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Gluten Free: Fruits With Added Benefits

Whether or not your diet is gluten free, fruits can benefit your health in other ways.

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Whether or not your diet is gluten free, fruits can benefit your health in other ways.

You can’t go wrong with fruit, which is naturally gluten-free. In good news for anyone who has to eat gluten free, fruits (and vegetables) lower your risk of heart disease and stroke. This news comes from studies that look at the eating habits of large groups of people and the diseases they get.

It’s a little trickier when you try to match individual fruits to specific diseases. But researchers are trying..with mixed success. Here’s some of what they’ve learned.

“Twenty or thirty years ago, people evaluated a fruit or vegetable by how much vitamin C it contained,” says Rui Hai Liu, a fruit researcher at Cornell University in Ithaca, New York.

Clearly, vitamins and minerals matter. Potassium, for example, may account for the lower risk of stroke in people who eat more fruits and vegetables because it lowers blood pressure.

But there are more than 8,000 bioactive compounds in fruits and vegetables, including the group known as polyphenols, notes Liu. And they may one day also help explain why eating those foods is good for you.

Whether or not you follow a diet that is gluten free, fruit can be a healthy snack. Fruit, howeber, should be eaten as  whole fruit, only occasionally, if at all, as a juice.

Here are examples where cranberry juice and tart cherry juice can be beneficial under certain circumstances and where the evidence for pomegranate juice, blueberry, and grape juice isn’t solid enough to justify drinking it every day.

Cranberries

“During the early stages of a urinary tract infection, when you first feel an urgency to urinate and then a burning sensation, what’s happening is that little hairs on E. coli bacteria, called fimbriae, are starting to stick to the inside of your bladder wall,” says Amy Howell of Rutgers University in Chatsworth, New Jersey.

“However, these fimbriae don’t bind all at one time,” she explains.

“One hair will stick, then another, and then another until suddenly all of them are cemented to the bladder cells, and it’s too late to get them off.”

If you can dislodge the fimbriae before they’re all attached, says Howell, there’s a chance of preventing an infection.

That’s where cranberries come in. They contain polyphenols called proanthocyanidins (PACs), which prevent fimbriae from adhering to the bladder cells.

Tart Cherries

Tart cherries, also known as sour or Montmorency cherries, are used to make jam, preserves, and pies. Sweet cherries, like the Bing and Rainier varieties, are grown primarily for fresh eating. While both contain polyphenols, tart cherries have more.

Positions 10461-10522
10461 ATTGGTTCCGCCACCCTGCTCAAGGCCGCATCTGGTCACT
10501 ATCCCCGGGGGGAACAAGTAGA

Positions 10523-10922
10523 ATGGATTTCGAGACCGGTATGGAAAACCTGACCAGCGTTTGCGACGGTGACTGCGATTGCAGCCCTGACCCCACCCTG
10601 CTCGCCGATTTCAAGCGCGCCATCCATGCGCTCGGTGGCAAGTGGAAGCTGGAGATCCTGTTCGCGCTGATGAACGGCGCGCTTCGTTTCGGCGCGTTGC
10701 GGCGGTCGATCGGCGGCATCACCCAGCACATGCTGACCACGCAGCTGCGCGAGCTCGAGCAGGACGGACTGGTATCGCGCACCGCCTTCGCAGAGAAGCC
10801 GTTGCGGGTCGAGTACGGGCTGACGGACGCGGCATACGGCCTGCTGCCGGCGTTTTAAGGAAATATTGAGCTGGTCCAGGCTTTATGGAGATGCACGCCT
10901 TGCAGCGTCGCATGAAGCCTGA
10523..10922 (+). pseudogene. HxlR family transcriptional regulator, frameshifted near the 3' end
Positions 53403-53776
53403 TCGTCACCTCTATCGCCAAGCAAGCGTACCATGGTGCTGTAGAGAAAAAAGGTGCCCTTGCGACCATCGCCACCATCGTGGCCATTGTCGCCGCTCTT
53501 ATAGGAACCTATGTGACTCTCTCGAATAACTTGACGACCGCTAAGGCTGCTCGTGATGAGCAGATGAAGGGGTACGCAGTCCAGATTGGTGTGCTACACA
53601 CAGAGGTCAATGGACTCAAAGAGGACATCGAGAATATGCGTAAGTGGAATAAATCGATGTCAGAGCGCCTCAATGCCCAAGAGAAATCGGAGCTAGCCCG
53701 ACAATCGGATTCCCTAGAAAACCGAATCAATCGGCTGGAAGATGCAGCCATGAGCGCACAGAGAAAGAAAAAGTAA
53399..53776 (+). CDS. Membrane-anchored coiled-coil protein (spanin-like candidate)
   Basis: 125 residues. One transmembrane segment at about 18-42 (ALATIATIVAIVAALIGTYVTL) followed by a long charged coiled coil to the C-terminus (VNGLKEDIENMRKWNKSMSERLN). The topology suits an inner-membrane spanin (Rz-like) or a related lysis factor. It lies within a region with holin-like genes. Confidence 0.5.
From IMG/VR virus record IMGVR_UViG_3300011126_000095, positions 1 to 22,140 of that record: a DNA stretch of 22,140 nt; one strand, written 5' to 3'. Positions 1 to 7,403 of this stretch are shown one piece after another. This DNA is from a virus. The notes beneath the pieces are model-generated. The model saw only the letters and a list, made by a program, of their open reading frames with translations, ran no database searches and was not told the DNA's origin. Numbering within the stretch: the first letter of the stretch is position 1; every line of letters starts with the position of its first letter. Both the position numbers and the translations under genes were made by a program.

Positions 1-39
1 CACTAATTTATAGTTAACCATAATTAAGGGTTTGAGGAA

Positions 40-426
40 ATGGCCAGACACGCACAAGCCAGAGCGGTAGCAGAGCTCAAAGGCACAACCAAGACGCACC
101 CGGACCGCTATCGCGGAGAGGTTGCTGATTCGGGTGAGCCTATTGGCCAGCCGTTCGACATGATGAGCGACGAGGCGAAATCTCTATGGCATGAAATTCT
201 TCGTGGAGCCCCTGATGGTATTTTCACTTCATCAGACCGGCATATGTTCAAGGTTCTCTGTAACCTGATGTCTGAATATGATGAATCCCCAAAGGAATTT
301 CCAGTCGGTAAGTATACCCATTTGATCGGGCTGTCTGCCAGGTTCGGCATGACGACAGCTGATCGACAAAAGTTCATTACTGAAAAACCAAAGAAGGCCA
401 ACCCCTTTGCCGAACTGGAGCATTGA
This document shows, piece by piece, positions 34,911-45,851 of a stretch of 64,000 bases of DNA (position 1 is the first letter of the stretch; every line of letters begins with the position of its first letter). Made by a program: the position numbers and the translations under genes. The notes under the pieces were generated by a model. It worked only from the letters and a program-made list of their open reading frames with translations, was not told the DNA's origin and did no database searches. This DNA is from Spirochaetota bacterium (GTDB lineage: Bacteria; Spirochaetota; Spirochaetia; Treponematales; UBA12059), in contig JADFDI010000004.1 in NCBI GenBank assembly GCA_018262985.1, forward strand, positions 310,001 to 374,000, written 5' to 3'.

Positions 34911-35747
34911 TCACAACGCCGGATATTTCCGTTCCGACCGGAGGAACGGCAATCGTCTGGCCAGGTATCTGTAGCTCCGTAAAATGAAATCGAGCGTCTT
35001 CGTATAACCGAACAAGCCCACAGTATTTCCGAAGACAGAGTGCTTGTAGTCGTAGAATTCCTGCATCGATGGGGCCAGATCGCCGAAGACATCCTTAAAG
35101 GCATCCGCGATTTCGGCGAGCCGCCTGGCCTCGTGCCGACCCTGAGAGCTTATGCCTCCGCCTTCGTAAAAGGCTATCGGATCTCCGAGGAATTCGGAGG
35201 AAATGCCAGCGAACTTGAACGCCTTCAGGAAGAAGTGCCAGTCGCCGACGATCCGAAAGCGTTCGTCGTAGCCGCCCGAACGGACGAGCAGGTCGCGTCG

Most of the half-dozen studies in humans have looked at whether tart cherry juice can relieve muscle pain and reduce the signs of inflammation after exercise.

In the most dramatic one, 51 men and women participated in a 200-mile relay race from Mt. Hood in Oregon to the Pacific Coast. Each runner averaged about 16 miles over the hilly course that crossed two mountain ranges.

For seven days before and on the day of the race, half of the runners drank 20 ounces of tart cherry juice mixed with apple juice, while the other half drank Kool-Aid fruit punch that matched the sugar concentration of the juice.

At the conclusion of the race, the cherry-apple juice drinkers reported significantly less muscle pain than the fruit punch drinkers.

Pomegranate Juice

Rising PSA scores slowed down in 46 men who had been treated for prostate cancer with surgery or radiation when they drank 6 to 8 ounces of pomegranate juice every day for up to 33 months. (A rising PSA, or prostate-specific antigen, score may indicate a growing prostate cancer.)

And when blood from the men was mixed with prostate cancer cells in test tubes, it slowed down the proliferation—and sped up the death—of the cells.

But there was no control group, so there was no way to tell whether the men’s PSA levels would have risen at the same pace without pomegranate juice.  The results of a followup study, which did have a control group, have not been released.

Berries

Robert Krikorian of the University of Cincinnati and his colleagues have conducted two very small preliminary studies in older adults with mild cognitive impairment, which is memory decline beyond what normally occurs with age but not severe enough to interfere with daily life.

In the first study, five men and women who drank roughly two cups of grape juice every day for three months were able to remember 39 words that were read to them, while seven similar adults who drank a juiceless placebo beverage remembered 33 words. The juice drinkers did no better on a test that required them to recall patterns they had been shown, though.

In the more recent study, five men and four women who drank roughly two cups of blueberry juice every day for three months were better able to remember pairs of unrelated words than people in another study who drank a juiceless beverage. The juice drinkers were no better at recalling single words, however.

Even the researchers stressed that the results were preliminary. “Replication of the findings in a larger controlled trial will be important to corroborate and amplify these data,” they wrote.

We do know berries help improve the memories of laboratory rats, but it’s too early to know whether berries or grape or berry juice does the same in people.

If you are eating gluten free, fruits are probably on your go-to snack list. What is your favorite fruit? 

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